"We got married at a protest. We think alike. And we party alike."
"I’m having some trouble with my friends."
“I think we’re just reaching the age when everyone realizes that everyone talks behind each other’s backs.”
"She won’t talk to me until I get my shit together."
“Every man has a She.”
"I’ve got a whole stack of books in my cart. Most of them are advance copies. I know a place where they get thrown out."
“How many books have you read?”
“So why are you homeless?”
“I’ve tried to work a job a bunch of times. But then I get sad, and then I get high, and things fall apart.”
"One day you’ll feel eighteen, look sixty, and wonder what happened."
Wendell is hands down the greatest homeless fashion designer who ever lived. He makes almost all his clothes from things he finds. I hadn’t seen him in awhile, so I was quite thrilled to walk up on him Tuesday, doing this to a Gandhi statue.
"You know where the real money is? Porno."
Medical marijuana is legal in 20 states and the District of Columbia, but there are still use cases that are very controversial, like medical marijuana for children. Some claim it’s a wonder drug for epilepsy, severe autism, and even to quell the harsh side effects of chemotherapy, while others decry pumping marijuana into still-growing bodies. We went to the small town of Pendleton, Oregon, where medical marijuana is legal, to visit Mykayla Comstock, an eight-year-old leukemia patient who takes massive amounts of weed to treat her illness. Her family, and many people we met along the way, believe not only in the palliative aspects of the drug, but also in marijuana’s curative effect—that pot can literally shrink tumors.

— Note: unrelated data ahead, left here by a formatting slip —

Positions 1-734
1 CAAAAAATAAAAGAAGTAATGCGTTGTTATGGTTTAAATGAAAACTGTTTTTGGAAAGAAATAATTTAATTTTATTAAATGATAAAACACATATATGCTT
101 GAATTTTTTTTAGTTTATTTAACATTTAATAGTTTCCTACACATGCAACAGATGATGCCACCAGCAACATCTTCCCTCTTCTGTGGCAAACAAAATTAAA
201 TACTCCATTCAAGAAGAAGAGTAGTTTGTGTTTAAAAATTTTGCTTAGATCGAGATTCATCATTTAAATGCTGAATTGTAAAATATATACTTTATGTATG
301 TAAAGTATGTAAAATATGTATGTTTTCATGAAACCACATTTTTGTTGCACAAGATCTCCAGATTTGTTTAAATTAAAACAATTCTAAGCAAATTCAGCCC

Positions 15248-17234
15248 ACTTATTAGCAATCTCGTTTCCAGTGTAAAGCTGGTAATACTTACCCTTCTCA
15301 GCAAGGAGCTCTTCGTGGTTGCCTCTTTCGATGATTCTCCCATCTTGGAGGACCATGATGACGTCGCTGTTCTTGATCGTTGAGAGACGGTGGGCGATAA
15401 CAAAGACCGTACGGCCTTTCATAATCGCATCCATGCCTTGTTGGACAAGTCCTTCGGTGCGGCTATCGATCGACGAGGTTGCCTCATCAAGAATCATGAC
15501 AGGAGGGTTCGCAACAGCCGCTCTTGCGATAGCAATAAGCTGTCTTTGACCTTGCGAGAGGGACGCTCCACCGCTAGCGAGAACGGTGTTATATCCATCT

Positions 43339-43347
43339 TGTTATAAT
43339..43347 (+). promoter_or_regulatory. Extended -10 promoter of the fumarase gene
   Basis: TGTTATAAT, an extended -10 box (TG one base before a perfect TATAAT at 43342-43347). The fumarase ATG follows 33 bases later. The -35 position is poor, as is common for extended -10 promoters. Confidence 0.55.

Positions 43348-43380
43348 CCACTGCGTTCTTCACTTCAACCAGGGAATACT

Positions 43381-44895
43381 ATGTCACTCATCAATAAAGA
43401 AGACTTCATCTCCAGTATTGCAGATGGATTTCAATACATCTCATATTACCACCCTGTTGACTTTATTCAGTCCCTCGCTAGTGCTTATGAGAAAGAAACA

The way that we are, we feel without care, without regress, we love sometimes so transparent, and it feels better than drugs.
Professional present tense youth tribe.
We’ll tell you what we think and we’ll be nice but thorough and firm. As we will back you up with ferocious love and cook you eggs and waffles in the morning when your bones are too heavy to rise from your floral linens.
We are all grown up. And tonight is the best night we have ever had.
There is a violence about
the writing process that terrifies me.
A carnage I wasn’t prepared for.
Lately poetry for me has meant tearing out
hunks of my insides the way you carve
the flesh out of a melon.
Maybe I’m not doing this right.
Hurting myself and calling it art.